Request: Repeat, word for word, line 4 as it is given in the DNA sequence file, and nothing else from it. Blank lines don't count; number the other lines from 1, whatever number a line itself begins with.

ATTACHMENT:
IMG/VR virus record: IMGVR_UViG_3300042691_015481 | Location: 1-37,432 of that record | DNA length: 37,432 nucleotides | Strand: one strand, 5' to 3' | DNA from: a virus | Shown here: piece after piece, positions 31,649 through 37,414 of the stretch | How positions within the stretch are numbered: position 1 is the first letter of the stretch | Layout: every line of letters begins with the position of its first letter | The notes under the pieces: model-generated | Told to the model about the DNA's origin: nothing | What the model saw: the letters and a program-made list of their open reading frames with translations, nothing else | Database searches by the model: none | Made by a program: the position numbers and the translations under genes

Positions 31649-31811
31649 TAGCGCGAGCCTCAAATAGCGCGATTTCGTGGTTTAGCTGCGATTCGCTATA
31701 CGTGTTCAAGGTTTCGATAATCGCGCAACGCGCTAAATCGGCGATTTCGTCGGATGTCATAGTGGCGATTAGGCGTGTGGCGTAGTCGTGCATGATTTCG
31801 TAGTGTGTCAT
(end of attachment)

31701 CGTGTTCAAGGTTTCGATAATCGCGCAACGCGCTAAATCGGCGATTTCGTCGGATGTCATAGTGGCGATTAGGCGTGTGGCGTAGTCGTGCATGATTTCG